Dozens of newspapers nationwide have decided not to run the strips because of their graphic depictions of a transvaginal sonogram. Trudeau offered an alternate set of Doonesbury comics this week for papers that did not want to publish the series. In an interview with the Washington Post, Trudeau said he had not previously tackled abortion in Doonesbury because he thought much of the abortion debate had subsided before he created the strip 40 years ago.
“I chose the topic of compulsory sonograms because it was in the news and because of its relevance to the broader battle over women’s health currently being waged in several states,” Trudeau told the Post. “For some reason, the GOP has chosen 2012 to re-litigate reproductive freedom, an issue that was resolved decades ago. Why [Rick] Santorum, [Rush] Limbaugh et al. thought this would be a good time to declare war on half the electorate, I cannot say. But to ignore it would have been comedy malpractice.”
You can see the rest of this week’s Doonesbury strips as they are published here.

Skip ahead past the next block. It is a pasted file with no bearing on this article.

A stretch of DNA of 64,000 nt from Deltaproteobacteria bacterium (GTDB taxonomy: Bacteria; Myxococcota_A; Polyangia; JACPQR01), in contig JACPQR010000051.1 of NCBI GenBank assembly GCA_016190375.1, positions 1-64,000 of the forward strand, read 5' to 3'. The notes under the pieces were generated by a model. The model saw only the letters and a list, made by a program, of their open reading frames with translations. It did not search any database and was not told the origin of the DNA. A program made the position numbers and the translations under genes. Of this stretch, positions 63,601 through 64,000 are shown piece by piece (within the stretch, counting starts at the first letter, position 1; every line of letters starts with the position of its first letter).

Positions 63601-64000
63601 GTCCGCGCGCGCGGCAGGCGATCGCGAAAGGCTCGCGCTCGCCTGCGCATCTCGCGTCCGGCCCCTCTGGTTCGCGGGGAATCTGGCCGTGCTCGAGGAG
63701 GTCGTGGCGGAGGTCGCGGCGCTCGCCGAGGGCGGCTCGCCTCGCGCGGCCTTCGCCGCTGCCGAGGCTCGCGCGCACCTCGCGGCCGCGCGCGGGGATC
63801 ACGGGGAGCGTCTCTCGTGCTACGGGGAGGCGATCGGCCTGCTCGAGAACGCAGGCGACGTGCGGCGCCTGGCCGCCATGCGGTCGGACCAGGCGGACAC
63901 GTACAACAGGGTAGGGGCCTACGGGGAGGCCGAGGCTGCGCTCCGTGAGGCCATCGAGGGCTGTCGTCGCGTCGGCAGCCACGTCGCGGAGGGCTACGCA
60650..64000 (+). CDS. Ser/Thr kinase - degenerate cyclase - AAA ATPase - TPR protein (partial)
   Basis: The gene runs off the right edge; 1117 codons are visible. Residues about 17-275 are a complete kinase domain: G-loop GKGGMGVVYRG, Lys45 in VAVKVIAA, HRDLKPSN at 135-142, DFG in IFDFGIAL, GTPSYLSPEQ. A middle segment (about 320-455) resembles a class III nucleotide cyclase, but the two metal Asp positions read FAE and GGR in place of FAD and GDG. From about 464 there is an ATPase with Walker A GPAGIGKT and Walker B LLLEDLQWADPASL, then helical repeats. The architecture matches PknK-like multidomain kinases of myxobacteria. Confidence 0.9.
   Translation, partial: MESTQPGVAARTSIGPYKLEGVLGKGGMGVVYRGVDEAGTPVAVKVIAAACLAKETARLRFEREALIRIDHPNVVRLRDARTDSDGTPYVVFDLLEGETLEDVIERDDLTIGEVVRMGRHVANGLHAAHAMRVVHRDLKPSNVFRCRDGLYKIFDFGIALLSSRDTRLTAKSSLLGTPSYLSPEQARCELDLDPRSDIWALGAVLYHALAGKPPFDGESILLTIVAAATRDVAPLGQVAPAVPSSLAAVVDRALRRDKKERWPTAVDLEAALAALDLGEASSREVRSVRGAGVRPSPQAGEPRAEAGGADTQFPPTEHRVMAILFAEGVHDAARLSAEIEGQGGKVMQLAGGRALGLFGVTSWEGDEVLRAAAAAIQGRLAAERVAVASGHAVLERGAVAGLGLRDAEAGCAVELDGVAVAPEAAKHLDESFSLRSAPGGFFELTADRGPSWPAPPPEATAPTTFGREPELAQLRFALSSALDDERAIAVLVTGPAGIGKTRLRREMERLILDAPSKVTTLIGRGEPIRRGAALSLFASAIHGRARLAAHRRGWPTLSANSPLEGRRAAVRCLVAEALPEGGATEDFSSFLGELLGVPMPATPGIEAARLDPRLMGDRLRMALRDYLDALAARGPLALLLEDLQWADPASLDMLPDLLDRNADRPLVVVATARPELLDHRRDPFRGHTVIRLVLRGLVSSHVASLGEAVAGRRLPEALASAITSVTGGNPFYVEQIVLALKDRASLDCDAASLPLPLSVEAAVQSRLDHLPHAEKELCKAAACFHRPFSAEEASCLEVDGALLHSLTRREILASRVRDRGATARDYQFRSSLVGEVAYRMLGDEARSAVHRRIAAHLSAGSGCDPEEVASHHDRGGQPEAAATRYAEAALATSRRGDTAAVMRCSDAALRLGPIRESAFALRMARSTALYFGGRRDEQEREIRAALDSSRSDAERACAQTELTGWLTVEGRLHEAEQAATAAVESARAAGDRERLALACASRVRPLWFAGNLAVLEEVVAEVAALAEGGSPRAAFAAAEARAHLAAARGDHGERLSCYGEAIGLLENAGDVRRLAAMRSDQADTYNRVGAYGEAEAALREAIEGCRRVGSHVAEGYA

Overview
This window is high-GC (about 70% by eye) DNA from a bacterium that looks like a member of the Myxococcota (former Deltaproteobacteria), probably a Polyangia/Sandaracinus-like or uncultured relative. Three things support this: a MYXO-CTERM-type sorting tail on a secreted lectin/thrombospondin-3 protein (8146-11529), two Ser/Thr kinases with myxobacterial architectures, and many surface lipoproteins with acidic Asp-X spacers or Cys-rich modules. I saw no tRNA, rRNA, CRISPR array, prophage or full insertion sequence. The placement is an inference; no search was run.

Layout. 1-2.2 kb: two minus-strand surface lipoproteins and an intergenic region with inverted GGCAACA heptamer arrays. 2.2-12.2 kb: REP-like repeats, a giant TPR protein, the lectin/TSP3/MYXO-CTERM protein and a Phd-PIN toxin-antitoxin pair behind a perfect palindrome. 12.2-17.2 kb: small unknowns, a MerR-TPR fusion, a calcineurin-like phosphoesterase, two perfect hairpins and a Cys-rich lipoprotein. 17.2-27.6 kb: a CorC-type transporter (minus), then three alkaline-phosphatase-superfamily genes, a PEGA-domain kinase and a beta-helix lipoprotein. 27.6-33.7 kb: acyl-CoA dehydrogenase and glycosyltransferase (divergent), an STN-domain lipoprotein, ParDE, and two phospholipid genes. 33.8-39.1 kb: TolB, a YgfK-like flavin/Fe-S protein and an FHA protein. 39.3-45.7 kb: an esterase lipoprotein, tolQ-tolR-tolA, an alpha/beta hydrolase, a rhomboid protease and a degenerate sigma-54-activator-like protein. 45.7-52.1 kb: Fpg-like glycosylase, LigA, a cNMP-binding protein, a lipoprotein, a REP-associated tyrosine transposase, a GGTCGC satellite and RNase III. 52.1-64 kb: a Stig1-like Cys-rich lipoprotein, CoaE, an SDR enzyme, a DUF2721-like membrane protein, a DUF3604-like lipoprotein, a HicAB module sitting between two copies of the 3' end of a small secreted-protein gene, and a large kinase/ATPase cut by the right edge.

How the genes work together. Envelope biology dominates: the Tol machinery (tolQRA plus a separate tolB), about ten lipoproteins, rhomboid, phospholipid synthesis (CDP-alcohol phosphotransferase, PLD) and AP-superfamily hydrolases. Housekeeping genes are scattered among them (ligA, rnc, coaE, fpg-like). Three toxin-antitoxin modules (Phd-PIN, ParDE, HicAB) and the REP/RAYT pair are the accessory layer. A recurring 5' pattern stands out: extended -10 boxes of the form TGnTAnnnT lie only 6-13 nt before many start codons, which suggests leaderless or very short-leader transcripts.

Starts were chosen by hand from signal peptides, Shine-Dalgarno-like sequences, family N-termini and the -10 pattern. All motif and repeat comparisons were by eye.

Colvin worked for the Sunday Times for the past 20 years, reporting on women and children in wartorn parts of the world. On Tuesday, Colvin spoke to various news outlets about escalating violence in the Syrian city of Homs.
“The sickening thing is the complete merciless nature…the scale of it is just shocking,” Colvin said via satellite phone in an NBC Nightly News piece that aired just hours before her death.
Colvin’s death comes days after Colvin and Paris-based correspondent Jean-Pierre Perrin were warned that Syrian troops would murder them if they stayed in Syria, the Daily Mail reported. When Perrin and Colvin were leaving Syria, Colvin decided to return because the major offensive had not yet taken place, the Mail reported.